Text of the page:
ITransforms provide a method of applying common operations on DOM objects such as brushes, colors, colorspaces, glyphs or paths. They can operate on individual nodes or entire trees.
For example, there are many built-in transforms in Mako for:
- Image downsampling (
- Color conversion (
- Color simplification (
- Image merging (
- Remove non-visible Optional Content (
Thus, transforms simplify complex operations to be applied to a number of DOM objects in one go.
A custom transform enables a Mako SDK developer to take advantage of the
ITransforms framework for their own purposes.
Custom Transform header
A framework to enable development of custom transforms is provided as a header,
It's now part of the standard Mako 5.x distribution, but this was not the case for Mako 4.x. The headers for those versions can be downloaded from the link shown on the right of this page. Note that there are two versions, one for pre-Mako 4.8 and another for Mako 4.8.
A custom transform implements call backs for the DOM objects listed below. All you need do is override the cases you are interested in, providing one or more methods for actually doing the work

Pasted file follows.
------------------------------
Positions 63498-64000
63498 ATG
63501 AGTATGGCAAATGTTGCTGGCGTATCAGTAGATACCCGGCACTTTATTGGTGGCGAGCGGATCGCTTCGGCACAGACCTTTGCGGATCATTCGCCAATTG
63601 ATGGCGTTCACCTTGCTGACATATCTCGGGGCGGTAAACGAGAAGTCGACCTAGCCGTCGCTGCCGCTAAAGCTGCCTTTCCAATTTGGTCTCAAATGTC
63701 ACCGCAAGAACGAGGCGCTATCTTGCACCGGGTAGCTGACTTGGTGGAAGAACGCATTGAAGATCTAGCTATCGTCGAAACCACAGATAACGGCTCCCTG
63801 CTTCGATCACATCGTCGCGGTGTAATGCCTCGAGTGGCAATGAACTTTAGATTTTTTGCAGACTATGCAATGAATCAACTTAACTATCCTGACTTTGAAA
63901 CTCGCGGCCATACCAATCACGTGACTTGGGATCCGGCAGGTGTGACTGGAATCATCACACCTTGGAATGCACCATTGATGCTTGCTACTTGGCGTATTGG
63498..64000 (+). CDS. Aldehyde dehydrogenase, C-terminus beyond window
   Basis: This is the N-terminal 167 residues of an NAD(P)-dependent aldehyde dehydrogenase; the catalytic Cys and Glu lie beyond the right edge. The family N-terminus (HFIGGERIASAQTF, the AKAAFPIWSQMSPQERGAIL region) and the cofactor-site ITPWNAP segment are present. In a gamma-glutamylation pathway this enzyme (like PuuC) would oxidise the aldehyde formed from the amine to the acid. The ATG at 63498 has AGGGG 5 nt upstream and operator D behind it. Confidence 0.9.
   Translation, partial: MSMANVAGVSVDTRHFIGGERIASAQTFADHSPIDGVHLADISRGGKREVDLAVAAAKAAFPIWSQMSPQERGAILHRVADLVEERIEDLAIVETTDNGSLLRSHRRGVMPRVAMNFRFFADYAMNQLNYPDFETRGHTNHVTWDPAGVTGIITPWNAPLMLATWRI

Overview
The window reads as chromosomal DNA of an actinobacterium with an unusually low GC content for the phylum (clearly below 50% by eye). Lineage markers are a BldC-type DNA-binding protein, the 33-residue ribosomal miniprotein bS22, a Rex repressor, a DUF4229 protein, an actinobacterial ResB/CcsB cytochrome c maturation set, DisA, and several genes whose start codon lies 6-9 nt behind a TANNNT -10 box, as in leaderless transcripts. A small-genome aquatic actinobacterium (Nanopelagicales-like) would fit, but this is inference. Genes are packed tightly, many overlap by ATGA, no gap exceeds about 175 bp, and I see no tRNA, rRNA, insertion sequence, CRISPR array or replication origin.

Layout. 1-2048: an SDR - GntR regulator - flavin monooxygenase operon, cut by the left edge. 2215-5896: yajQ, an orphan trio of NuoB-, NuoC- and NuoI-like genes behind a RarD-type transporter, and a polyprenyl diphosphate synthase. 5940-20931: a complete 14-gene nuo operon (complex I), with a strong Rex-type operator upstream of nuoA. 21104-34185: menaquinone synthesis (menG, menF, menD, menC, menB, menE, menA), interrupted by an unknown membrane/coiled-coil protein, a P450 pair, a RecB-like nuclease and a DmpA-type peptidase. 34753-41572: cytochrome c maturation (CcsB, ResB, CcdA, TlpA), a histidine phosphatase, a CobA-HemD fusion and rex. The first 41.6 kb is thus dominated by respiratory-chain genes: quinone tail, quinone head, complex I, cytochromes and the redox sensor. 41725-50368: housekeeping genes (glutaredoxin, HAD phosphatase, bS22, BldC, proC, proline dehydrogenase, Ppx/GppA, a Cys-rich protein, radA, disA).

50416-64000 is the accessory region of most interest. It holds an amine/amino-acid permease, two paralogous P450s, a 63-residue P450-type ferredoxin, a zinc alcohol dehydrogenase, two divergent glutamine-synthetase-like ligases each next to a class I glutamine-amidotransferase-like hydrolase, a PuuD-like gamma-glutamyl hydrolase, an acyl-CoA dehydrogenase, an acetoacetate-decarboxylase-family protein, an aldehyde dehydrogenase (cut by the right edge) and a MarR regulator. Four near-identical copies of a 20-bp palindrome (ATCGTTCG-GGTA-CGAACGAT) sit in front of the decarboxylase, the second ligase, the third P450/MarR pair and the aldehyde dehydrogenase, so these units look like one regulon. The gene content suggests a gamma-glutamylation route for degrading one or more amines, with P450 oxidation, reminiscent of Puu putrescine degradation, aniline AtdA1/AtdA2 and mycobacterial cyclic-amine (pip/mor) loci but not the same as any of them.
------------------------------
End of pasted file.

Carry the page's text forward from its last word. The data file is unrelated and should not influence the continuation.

For example, let's say you wanted to find out information for every image in a document. You could write a custom transform to override
transformImageBrush(). Your code will be called every time an imagebrush (
IDOMImageBush) is encountered, and from there get to the image (
IDOMImage) and its frame (
IDOMFrame) to obtain all the information you need - size, resolution, colorspace etc. You would run the transform on a page and repeat for all pages in a document.
A more likely scenario is one where you want to change the object in some way. Your implementation can do this, returning the updated object or a NULL if you want it removed from the DOM tree.
|IDOM object||Description||IDOM object||Description|
|The children of this node type comprise the contents of a PDF/PS style form. (XForm)|
|A node whose content must be an IDOMForm|
|The parent class for the many brush types. Brushes are used to fill paths, ie a defined geometric region on the page|
|Base class describing an image|
|A solid color brush is used to fill a path with a solid color|